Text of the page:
Well then, what about our medical team? Can we blame the urologists, oncologists, physicists, and dosimetrists for devising a faulty plan? For example, would we have been better off with 41 zaps rather than 39, or maybe a 28 or 20 zap hypofractionated regimen? We had a recurrence, so it seems fair to say their plan that was less than perfect. Or was it? Maybe their plan was the absolute best approach for the circumstances at hand, and if not for their skill in devising it our outcome might have been much worse. Argh!
the blame game is a losing one that accomplishes nothing.
It looks like we are left with no choice but to blame ourselves. We chose proton, it failed us, so clearly we should have chosen something else. Except … how do we know something else would have had a better result? Maybe an alternative therapy would have given us a shorter cancer-free period or worse side effects? We’ll never know. Drat!
Regardless of how we ultimately deal with the issue of blame, the recurrence remains. So again, the blame game is a losing one that accomplishes nothing.
Let’s return again to Ben’s story. His sudden unexpected appearance at the restaurant followed by a quick and abrupt exit left me hanging out to dry, so to speak. Even without knowing Ben I felt a connection, and for me there was an unintended consequence of his behavior. In a word, I felt abandoned.
I realize that I am relatively unimportant in this scenario, but it is important to see that there is indeed a flipside to this coin. When a man experiencing recurrence withdraws from his previous connections—groups of men still celebrating their good fortune—we can hardly blame him. And as we should, most of us recognize and acknowledge the difficult road ahead for Ben, and we have not withdrawn from him. We want to support him on this next difficult journey because he matters to us, we care about him, and despite the odds, we know we could someday find ourselves in his shoes.
I have several friends who had a recurrence, and thankfully we still communicate, remain friends, and support each other. But I have other friends battling a second round of prostate cancer who have all but disappeared from my life, undoubtedly for reasons already described. I miss them and feel sadness at the premature and unnecessary loss of their presence in my life.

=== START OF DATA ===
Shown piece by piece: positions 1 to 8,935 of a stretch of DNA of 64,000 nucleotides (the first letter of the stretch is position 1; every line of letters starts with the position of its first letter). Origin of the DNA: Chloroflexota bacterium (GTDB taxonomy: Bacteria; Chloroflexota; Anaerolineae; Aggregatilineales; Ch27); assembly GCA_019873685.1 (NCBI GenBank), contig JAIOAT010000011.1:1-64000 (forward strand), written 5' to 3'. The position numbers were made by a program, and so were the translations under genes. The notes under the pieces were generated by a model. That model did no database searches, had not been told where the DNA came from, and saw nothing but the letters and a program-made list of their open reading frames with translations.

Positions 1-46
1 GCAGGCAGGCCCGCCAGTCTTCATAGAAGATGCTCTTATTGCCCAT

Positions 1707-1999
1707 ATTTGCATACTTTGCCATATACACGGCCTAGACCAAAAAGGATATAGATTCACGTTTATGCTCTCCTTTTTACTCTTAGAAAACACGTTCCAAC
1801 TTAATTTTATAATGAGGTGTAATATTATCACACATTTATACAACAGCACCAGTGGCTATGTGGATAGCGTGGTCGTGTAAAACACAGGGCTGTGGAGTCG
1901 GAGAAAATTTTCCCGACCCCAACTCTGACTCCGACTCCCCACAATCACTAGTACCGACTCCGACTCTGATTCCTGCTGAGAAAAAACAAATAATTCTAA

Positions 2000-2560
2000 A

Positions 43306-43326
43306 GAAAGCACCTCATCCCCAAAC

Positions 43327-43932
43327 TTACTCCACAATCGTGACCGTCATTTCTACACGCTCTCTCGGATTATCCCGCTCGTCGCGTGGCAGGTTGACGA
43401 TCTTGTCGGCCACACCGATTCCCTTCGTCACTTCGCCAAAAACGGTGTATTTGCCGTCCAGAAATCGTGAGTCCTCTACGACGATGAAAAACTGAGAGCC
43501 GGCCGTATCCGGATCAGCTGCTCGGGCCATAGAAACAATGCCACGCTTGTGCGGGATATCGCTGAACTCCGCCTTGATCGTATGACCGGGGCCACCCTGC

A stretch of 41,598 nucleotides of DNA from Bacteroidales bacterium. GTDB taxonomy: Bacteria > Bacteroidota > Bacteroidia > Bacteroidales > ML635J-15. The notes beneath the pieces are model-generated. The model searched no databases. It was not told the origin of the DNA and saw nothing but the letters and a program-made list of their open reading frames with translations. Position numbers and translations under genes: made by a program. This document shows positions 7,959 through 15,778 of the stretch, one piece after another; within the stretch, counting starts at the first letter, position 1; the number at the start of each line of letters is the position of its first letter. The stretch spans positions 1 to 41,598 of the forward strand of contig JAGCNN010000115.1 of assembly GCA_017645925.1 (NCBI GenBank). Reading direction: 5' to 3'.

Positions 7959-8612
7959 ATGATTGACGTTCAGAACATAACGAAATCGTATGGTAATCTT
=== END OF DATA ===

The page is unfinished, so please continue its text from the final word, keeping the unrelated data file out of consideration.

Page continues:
So no, this is not about me, but I nevertheless do feel abandoned. Those friends—proton brothers—matter to me and are part of my life. We have been through a unique experience together, and a recurrence does not alter the bond. Or at least it should not.
What if I have a recurrence? I have thought about this quite a bit. Would I continue writing …
What if I have a recurrence? I have thought about this quite a bit. Would I continue writing for The After Proton Blog? Would I no longer be qualified to speak on behalf of proton therapy? Should I remove my name from the proton ambassador list? Would it be best if I were to just disappear, relegating myself to the “damaged goods” shelf? What would I do? What should I do?
What would you want me to do?
The road we travel
Many of us view a cancer diagnosis as one isolated incident and recurrence as another. But I think it makes more sense and is more useful to think of our first encounter with prostate cancer as the opening salvo to a life change. Once we embark on our new road of life after cancer, recurrence becomes an instant possibility and is just one of many bridges we may have to cross before we reach the finish line.
Despite the fact that with proton therapy we are unlikely to have debilitating side effects or a second round of prostate cancer, we might. And every possible outcome is one of many side streets of the main road we travel together. When one of us finds himself in uncharted territory, the rest of us will be there to support him and help navigate if we can.
We prostate cancer survivors have a unique and special bond made even stronger by virtue of having shared the experience of proton therapy. Our connection does not depend on future eventualities, and we want and need that connection with all our brothers, not just the luckiest. Regardless of what tomorrow brings we should continue to cherish and nurture our rare bond, and to do so we must continue talking—even about recurrence—among ourselves. All of us.
Our connection does not depend on future eventualities, and we want and need that connection with all our brothers, not just the luckiest.
There is no way to sugarcoat it: recurrence—or even just the possibility of it—sucks. And as I expected, this was a difficult article to write. But my message, trite as it may sound, is simple:
We are all in this together, for better or worse, through thick and thin.
If we have lost touch or if you would like to share your recurrence story with me, please email me here.